Mostly unmarried women indulge in the mischievous act of removing a developing fetus from the womb. Decades back it was an act prohibited by law but now many seem to embrace abortion as a method for family planning while there are some groups of people who refuse to kill an innocent child because it is against their doctrine and religious beliefs.
Well, abortion is a topic that has been at the center of heated debates for decades, touching upon moral, ethical and political dimensions. However, one aspect often overlooked abortion can affect a person’s physical and mental health. Read through to find out more on exposed facts about abortion.
How Abortion Affects A Person Physically?
- Surgical Abortion
The procedures involved in surgical abortion can lead to physical health risk such as infection, injury to surrounding organs, excessive bleeding, and incomplete abortion where some fetal tissue is left behind. These complications can lead to chronic health issues if not treated properly.
- Medical Abortion
In medical abortion, pills or certain medications are recommended for terminating a pregnancy. This method also has physical risk and side effects which involves heavy bleeding, cramping, nausea, vomiting, and diarrhea. In rare cases, severe bleeding may occur that requires medical attention.
- Long-term physical health
Numerous studies have examined the long-term physical health effects of abortion. Some research suggests that abortion may be associated with a slightly increased risk of ectopic pregnancies, preterm birth in subsequent pregnancies, and placenta related complications. These risks vary depending on individual circumstances.
Psychological Impacts Of Abortion
- Emotional Stress
Abortion can lead to a range of emotional responses. Some individuals experience reljef while others may feel guilty, sadness, or regret. The emotional distress related to abortion can vary greatly from person to person and may be influenced by personal beliefs, social support, and the circumstances surrounding the decision.
2. Mental Health
Research reveals that the connection between abortion and mental health is mixed. While some studies suggest a link between abortion and increased rate of depression, anxiety, and substance abuse, others find no significant difference in mental health outcomes between those who have had abortion and those who have not. It is important to note that mental health is influenced by a multiple of factors, making it challenging to establish or ascertain the direct cause.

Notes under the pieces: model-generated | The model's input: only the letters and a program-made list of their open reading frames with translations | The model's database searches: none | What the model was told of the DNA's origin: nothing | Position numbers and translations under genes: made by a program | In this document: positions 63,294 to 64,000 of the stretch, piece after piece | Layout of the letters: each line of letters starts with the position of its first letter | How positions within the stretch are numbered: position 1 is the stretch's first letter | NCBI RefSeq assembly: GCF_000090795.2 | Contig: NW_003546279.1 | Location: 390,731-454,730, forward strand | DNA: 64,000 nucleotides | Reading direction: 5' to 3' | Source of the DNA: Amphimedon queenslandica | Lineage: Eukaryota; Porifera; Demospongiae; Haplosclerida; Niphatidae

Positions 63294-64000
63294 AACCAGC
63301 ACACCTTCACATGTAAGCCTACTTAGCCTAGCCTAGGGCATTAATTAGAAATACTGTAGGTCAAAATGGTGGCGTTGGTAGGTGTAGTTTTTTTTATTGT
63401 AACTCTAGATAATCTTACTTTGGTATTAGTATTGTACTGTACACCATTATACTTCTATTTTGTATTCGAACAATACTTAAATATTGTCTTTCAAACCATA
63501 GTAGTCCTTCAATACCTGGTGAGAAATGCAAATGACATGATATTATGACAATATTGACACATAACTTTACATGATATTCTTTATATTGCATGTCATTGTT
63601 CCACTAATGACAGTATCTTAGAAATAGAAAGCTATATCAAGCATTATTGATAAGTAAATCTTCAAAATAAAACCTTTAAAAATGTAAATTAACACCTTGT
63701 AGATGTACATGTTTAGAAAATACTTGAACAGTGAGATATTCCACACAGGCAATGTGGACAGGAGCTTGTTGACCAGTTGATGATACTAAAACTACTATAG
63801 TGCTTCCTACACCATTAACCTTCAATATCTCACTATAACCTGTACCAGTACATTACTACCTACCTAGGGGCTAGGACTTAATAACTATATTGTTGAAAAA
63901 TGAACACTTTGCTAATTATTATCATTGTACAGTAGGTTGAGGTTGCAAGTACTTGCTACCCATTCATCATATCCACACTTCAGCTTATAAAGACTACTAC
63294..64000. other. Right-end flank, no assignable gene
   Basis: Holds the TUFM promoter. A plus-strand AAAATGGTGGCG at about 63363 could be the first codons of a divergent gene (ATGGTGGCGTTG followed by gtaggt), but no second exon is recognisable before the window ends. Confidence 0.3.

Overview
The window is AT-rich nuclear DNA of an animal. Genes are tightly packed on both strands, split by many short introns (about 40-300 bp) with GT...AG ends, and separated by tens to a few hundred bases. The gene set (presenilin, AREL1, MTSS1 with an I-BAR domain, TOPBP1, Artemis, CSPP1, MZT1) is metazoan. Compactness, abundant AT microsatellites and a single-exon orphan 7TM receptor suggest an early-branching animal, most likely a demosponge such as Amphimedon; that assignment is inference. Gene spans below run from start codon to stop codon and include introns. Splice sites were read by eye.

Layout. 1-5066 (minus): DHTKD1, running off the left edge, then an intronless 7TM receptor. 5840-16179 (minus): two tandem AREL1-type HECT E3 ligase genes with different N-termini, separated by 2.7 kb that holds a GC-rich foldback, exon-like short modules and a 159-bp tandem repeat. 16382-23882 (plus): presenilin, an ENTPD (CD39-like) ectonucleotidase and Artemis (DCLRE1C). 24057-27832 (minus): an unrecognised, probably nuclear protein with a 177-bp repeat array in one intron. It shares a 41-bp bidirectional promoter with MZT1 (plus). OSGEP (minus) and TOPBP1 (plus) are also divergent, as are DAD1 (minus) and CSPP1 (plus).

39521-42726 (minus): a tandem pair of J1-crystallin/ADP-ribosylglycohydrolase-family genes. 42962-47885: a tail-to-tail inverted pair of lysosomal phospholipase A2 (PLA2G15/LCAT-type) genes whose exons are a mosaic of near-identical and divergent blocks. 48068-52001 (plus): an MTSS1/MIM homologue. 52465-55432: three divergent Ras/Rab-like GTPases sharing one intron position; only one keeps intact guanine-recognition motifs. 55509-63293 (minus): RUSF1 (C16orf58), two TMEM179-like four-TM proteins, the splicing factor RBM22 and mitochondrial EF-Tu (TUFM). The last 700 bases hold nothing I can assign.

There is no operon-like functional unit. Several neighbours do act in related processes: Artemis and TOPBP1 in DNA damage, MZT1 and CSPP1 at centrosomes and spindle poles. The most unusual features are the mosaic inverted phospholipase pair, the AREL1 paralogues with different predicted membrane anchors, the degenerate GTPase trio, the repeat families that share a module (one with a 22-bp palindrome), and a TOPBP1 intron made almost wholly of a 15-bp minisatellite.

3. Post-Traumatic Stress Disorder (PTSD)
After an abortion, in some cases, individuals may develop symptoms of Post-Traumatic Stress Disorder. These symptoms can include flashbacks, nightmares and severe anxiety. Nonetheless, not everyone who has an abortion experiences PTSD, and it is more likely to occur in individuals with a history of trauma and other mental health issues.
Receiving Support and Counselling, Why Essential?
Receiving appropriate support and counselling before and after an abortion can play a significant role in mitigating potential health impacts. Medical professionals and mental health experts can help individuals make informed decisions and provide guidance for coping with emotional and physical challenges that may arise.
When Abortion May Be A Rightful Act
Indeed there are health risks associated with abortion but it is crucial to point out the fact that there are instances where abortion is medically required. In cases where a pregnancy poses a threat to the life or health of the pregnant person, or when the fetus has severe medical issues that are incompatible with life, abortion may be the only option. These situations involve complex ethical considerations and require a careful balance of medical expertise and empathy.
The impact of abortion on health is a multifaceted issue, with both physical and emotional dimensions. It is essential to approach this topic with sensitivity, recognizing that individual experiences and circumstances vary greatly. While there are potential physical and psychological risks associated with abortion, they need to be weighed against the reasons for seeking the procedure and the available support and counselling.
More Importantly, informed decision making, access to health care, and open conversations about the aftermath consequences of abortion are essential components of addressing the complex interplay about a person’s reproductive choices. Abortion remains a highly debated topic, and it is important that discussions and policies surrounding it consider both the individual’s well being and their autonomy in making choices about their own bodies.